We’re about two months into 2010 and amidst the persistent malaise of a recessionizied world, the persistent and all-pervasive fear of imminent destruction at mad terrorist hands and a creeping culture-shock of failed anticipation wherein we are finally realizing that the 21st century isn’t quite the jet-packs and moon-city future we’d all come to hope for, I nonetheless expect that we can probably all agree that Arthur C.Clarke can go eff himself. “The Year We Make Contact”, indeed, 2010 has been stultifyingly shy of extra-terrestrial bonhomme. Still, it’s probably only a matter of time until some ominous mothership from a faraway world gets it in its mind to hover over our major city centers or – assuming we’re taking our lessons from movies “with a message” – vomit up its sentient off-planet cargo to integrate uncomfortably into the great human melting pot. So, with that in mind, let’s prepate ourselves with a list of valuable lessons that the movies have taught us about aliens.
(P.S. “The Great Human Melting Pot” is the Venusian military’s primary weapon in the arsenal prepared for their imminent invasion, according to a precognizant psychic flash of the future which I just pretended to have)
I can’t say for certain whose cat we plowed when we first slipped the surly bonds of Earth and entered orbit back in the early days of the space race, but it must have been a doozy of a feline-frigging.
Aliens start their lives hating our guts, right from the moment of inception. According to the film Alien (which is about aliens), the deadly and vicious Xenomorphs have not only evolved a system of gestation and birth which brutally prey upon the human being, but add to it the humiliation factor of a pie in the face or a splash of seltzer in the phiz. “Smell these eggs,” the embryonic aliens seem to be saying, “No, a little closer.”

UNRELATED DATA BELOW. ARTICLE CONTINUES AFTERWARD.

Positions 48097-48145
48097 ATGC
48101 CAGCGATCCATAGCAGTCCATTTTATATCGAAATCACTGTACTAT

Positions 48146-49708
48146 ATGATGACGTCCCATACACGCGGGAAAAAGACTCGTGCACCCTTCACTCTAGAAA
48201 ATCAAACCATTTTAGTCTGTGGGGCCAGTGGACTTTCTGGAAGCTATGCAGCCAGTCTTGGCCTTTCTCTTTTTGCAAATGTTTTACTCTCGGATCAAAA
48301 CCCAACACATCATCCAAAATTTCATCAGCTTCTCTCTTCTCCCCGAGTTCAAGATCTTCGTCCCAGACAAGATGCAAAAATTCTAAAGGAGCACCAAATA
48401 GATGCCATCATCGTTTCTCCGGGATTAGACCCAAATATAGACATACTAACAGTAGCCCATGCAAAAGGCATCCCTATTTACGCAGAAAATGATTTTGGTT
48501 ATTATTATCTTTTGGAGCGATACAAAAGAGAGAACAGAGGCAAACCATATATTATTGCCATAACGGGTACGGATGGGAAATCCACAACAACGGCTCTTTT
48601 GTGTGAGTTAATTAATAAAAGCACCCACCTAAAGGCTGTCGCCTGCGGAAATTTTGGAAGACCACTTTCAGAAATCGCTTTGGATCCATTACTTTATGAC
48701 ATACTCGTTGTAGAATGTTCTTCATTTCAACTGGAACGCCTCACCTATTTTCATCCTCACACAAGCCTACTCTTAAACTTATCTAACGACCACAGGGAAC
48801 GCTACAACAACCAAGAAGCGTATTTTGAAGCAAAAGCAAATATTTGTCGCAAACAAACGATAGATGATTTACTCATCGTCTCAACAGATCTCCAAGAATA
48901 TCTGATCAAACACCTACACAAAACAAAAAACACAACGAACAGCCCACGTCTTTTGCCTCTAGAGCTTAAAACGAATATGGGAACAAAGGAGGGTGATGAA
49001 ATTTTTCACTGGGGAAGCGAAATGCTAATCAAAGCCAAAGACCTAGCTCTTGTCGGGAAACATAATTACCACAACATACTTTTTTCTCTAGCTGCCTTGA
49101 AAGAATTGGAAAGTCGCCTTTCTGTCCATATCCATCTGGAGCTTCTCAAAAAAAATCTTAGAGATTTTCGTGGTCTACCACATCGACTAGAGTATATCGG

The bulk of the relationships established between man and moon-monster over the last cinematic half-century seems focused on a group of creatures so determind to hand us our asses that they’ll fly the width of the known galaxy to do so. Personally, I can’t bother my own ass to cross the karaoke bar and clock the dippy sonofabitch who keeps slaughtering “Paradise City”, and that guy really deserves it. On the other hand, travelling to our front doorstep in order to wax us in bulk gives aliens a rare but enjoyable opportunity to immolate popular character actor Randy Quaid, so they’ve got that going for them.
Along these lines, aliens also badmouth human beings after we leave the party, leave vaseline on our toilet seats, put bits of scotch tape on our cats and hit on our girlfriends while we’re off getting drinks (see #7 below)
It’s either that they don’t have the technology to actually illuminate a whole hallway all at once, or they’re into coffeehouse lighting.
Strangely, aliens can travel at incredible speeds across the vast gulf of eternity and use weapons beyond our comprehension to abduct, probe or just generally murder us, and yet none of them match my personal capacity to drive down to Target and pick up a torchiere lamp and a couple of flourescent bulbs. Advantage: Me (until the aliens break out the aforementioned weapons, in which case, Advantage: aliens).
Using science, I have calculated that the reason alien ships are often so dark and gloomy owes a great deal to their method of faster-than-light travel. Since light can only travel at approxiamately 186,000 miles per second, but spaceships clearly travel much faster, all of their well-lit rooms are still on their way to the ships’ destinations. So, out around Alpha Centauri or so, there’s a space-ship sized block of pinking ambient light moving towards us with ominous speeds (wherein it’ll probably kick our butts, see #6).
Despite the fact that you can count on a human being to copiously drool, spit, salivate, cry, sweat, pee, puke, huck dumps, ooze, drip, snot, ejaculate, hose off and generally grease up, we’re still clearly the least humid of God’s great intergalactic zoo.
Aliens have the mucous membranes of slugs – and plenty of them. You could run a tap into the extraterrestrial antagonist of any random big-budget sci-fi Summer blockbuster and pull in more snot in an hour than a nation of hay-fever sufferers could produce in a year.